By Rhiannon James
As someone who has been in a relationship throughout my time at university, I am no stranger to phrases such as “you’re wasting the best years of your life in a relationship” or “you’re not having the true university experience if you’re not single”. But, why is there a perception that if you’re in a relationship while at university you’re doing it ‘wrong’?
The biggest argument against being in a relationship whilst at university is that you’re going to miss out on all the fun, people who are in a relationship are consistently labelled as ‘boring’, but this is a generalisation and isn’t true for everyone in a relationship. For some couples, having a night-in together is more appealing than going out for a few drinks with friends, but others do enjoy going on a night-out, with or without their partner. If you love going out, this doesn’t have to change because of their relationship status. Similarly, the fact that you’re single doesn’t mean that you spend more time with your friends or that you love a night out. The effort you put into friendships or university life is dependent on you and your personality and isn’t based on your relationship status.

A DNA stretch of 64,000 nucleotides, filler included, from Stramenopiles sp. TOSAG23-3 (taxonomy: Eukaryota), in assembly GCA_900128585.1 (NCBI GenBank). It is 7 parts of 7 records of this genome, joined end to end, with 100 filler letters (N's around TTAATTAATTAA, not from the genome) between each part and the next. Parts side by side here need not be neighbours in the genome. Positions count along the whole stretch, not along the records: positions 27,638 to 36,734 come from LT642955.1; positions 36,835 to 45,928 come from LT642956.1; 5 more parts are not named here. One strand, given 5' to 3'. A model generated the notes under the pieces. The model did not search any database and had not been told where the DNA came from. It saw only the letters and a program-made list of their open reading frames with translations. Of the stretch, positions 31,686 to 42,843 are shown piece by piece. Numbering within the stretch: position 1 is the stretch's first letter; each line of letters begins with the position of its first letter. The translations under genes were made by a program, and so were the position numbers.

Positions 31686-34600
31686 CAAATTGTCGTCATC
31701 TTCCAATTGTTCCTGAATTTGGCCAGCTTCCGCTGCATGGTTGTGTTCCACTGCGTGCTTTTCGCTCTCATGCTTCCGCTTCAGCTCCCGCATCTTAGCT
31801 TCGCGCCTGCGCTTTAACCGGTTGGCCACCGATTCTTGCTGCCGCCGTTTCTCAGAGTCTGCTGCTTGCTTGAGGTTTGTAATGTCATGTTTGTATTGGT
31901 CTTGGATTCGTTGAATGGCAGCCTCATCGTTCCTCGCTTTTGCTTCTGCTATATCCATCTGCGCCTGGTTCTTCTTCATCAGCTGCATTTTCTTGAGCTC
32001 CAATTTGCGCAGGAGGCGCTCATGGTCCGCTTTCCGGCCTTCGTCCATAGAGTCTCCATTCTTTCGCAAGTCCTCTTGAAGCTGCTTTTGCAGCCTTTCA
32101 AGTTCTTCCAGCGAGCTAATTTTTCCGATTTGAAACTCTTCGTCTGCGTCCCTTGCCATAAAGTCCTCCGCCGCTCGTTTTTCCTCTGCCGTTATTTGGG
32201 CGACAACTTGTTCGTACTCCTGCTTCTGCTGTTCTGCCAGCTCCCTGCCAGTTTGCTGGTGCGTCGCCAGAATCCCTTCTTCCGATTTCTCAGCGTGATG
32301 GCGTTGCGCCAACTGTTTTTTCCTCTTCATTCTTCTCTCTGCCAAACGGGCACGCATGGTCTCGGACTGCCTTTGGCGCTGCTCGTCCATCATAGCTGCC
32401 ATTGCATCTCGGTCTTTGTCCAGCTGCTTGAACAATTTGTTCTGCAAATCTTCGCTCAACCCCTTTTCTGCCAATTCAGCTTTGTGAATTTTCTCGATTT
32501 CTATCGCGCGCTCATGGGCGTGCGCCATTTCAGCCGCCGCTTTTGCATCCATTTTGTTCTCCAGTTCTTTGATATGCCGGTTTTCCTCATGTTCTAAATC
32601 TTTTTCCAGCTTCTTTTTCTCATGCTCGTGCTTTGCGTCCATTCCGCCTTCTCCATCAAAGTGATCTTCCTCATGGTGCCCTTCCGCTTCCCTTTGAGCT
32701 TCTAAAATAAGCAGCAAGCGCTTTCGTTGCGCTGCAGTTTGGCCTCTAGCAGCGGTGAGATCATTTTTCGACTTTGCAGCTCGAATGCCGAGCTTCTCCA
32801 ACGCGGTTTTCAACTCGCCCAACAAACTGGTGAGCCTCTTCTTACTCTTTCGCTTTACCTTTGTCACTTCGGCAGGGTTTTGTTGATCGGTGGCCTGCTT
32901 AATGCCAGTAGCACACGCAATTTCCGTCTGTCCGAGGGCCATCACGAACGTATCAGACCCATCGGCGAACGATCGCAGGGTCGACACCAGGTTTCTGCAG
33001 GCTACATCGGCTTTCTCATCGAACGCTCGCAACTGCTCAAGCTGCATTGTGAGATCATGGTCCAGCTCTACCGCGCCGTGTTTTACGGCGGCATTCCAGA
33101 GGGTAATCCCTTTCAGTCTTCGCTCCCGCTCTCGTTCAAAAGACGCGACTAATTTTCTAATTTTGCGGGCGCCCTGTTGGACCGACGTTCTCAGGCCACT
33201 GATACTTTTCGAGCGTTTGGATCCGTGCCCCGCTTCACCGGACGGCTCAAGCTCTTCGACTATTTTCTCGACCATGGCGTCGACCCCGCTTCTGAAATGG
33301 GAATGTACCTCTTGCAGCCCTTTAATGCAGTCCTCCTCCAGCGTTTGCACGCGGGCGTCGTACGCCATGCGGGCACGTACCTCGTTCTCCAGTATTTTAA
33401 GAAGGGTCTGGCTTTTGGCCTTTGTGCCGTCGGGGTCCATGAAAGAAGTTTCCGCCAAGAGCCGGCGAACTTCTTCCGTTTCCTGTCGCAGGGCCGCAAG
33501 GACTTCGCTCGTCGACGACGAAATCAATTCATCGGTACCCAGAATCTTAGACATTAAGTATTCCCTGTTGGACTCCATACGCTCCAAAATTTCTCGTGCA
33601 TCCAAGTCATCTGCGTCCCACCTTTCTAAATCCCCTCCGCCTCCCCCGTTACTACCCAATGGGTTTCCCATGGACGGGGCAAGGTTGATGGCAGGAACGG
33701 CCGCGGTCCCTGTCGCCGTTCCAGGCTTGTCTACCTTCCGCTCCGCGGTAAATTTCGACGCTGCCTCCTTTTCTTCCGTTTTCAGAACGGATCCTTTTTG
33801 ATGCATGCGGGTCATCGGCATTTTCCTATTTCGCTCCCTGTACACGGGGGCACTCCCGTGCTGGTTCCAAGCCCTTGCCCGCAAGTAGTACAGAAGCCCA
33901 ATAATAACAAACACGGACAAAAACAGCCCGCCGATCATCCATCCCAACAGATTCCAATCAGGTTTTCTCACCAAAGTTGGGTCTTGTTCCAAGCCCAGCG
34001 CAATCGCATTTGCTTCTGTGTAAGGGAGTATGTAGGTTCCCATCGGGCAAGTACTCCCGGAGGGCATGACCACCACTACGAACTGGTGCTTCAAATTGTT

A positive factor of going to university single is that you do learn how to be independent and how to spend time with yourself. These are skills that you can learn whilst being in a relationship but being single presents more opportunities to exercise independence. As someone who went to the same university as their boyfriend, I admit that it was a comfort blanket knowing I had someone I could lean on in the crazy time that is moving away to university. If I had been single, I possibly would’ve been more independent in my first year, but now as a third year I can confidently say that I am independent individual and I’m continually trying to find the perfect balance between friends, relationships and university.
There are elements of a relationship that could have a negative effect on your university experience, for example if you and your partner are at different universities then you are going to be travelling to see each other and therefore missing-out on significant quality time with university friends. But missing out on a few occasions with friends could seem worth it to you as you are committed to maintaining the relationship. Previously in this article I have been focusing on healthy relationships, but if you are in a controlling or unhappy relationship this is more likely to impact university life and you could be wasting time on someone, time you won’t get back – remember university is usually only 3-5 years of your life, make the most of it!
That being said – if you’re single, if you’re in a committed relationship, if it’s complicated – as long as you’re doing what makes you happy and your situation isn’t restricting your personal and academic growth then keep doing you. At the end of the day, it is a personal preference as to whether you want to be single or in a relationship during university, do what makes you happy!